Annette Stepanian: [00:29:42] Yeah. So I have a bunch of templates for photographers, for other industry professionals. And basically, the way that there’s a really cool tool on the website, I think on the home page where you can kind of put in what industry you’re in, how long you’re in business, have been in business for things that ask you a few basic questions and then it’ll like generate a list of potential contracts you might need for your business. And so the way the templates work is, you don’t want to just throw a template your way and they just send you on your way. I really want to educate you and I want you to walk out of the whole experience feeling like I’m in control. I understand contracts. I know how to answer a question. Should a client have a question about my contract? So what I do is I walk you through a three step process for setting up your contracts. And contracts are actually a really great way for you to think about your business in a very thoughtful manner. Just to take that minute to reflect on like I have this really cool opportunity to build whatever I want to build. Like I don’t have to do it any other way. I don’t have do it how you do. Sam does it or how Megan does it. I could just do how I want to do it. And so I walk you through a process of thinking through that, customizing the contract and then setting up the system so that this is kind of running on autopilot in terms of like your contracts. So and then with each template, you also get. I walk you through each section, each paragraph of the contract with videos explaining to you what they mean, how you might go about customizing it. So again, you walk away again, not so much like, oh, here’s another document, I just fill in the blanks. But to walk away with a comprehensive understanding and confidence in your contracts.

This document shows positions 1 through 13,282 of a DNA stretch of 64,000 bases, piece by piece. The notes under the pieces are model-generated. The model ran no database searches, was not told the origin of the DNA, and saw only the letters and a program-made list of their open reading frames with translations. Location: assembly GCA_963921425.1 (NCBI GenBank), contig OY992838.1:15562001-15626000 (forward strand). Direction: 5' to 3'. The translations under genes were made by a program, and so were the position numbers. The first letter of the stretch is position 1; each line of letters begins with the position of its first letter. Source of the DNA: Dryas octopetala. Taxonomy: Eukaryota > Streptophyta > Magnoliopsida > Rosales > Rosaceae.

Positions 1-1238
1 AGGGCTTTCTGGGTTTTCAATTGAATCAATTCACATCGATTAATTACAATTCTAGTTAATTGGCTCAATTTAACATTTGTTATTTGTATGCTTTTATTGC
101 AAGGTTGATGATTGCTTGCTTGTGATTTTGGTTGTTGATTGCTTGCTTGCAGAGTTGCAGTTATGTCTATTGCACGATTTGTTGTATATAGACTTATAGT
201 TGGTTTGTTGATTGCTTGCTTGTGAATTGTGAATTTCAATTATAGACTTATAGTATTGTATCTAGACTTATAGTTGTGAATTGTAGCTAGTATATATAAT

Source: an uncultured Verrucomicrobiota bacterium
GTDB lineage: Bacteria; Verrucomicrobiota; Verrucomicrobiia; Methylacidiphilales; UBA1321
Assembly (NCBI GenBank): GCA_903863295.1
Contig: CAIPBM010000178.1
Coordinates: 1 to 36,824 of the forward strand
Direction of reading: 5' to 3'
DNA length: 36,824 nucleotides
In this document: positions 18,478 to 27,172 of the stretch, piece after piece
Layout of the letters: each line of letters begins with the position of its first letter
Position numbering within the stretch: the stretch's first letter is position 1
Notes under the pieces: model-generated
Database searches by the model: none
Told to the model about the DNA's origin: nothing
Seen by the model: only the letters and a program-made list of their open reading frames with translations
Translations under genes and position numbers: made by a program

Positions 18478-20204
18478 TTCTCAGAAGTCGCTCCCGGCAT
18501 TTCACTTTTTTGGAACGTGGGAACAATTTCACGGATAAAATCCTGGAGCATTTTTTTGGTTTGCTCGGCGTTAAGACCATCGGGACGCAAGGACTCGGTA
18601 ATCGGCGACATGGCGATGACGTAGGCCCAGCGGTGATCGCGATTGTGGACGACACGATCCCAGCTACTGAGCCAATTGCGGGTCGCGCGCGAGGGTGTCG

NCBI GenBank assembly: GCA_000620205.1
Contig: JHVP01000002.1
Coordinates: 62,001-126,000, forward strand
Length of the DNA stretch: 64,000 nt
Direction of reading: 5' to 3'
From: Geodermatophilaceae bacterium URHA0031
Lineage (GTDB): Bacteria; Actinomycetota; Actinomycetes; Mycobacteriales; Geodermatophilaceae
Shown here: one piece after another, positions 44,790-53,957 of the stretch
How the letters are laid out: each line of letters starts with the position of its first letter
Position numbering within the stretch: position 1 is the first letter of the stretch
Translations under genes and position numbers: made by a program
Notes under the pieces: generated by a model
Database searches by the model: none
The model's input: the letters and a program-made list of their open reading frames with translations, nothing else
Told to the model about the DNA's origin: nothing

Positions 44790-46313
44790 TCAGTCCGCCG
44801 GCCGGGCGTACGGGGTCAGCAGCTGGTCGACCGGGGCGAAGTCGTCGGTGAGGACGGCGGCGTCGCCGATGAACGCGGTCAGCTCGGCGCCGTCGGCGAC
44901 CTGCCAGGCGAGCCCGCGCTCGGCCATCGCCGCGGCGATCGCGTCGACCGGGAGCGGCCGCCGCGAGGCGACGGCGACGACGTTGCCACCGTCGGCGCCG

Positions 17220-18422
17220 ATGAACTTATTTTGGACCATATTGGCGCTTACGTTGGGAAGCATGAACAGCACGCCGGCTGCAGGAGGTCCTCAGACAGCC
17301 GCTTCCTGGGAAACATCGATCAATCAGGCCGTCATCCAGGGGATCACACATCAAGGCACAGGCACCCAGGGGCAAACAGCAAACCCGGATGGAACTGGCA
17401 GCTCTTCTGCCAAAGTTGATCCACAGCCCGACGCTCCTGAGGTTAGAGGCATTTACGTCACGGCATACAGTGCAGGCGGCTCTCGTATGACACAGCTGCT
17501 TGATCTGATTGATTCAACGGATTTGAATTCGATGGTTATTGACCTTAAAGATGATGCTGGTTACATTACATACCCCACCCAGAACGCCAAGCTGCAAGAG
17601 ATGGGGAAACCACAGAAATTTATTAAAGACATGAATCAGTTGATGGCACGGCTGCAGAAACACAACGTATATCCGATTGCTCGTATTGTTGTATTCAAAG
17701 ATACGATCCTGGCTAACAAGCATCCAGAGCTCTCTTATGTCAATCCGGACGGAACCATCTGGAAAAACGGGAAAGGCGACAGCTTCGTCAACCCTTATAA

Megan Breukelman: [00:31:35] That is such a smart setup. And I love that you’re educating people and walking them through the legal process. That’s because, like I said before, like, it’s really daunting for people who have no idea what they’re doing. I’ve been in that boat like I get it. And at what point should a photographer look at having a lawyer versus using templates?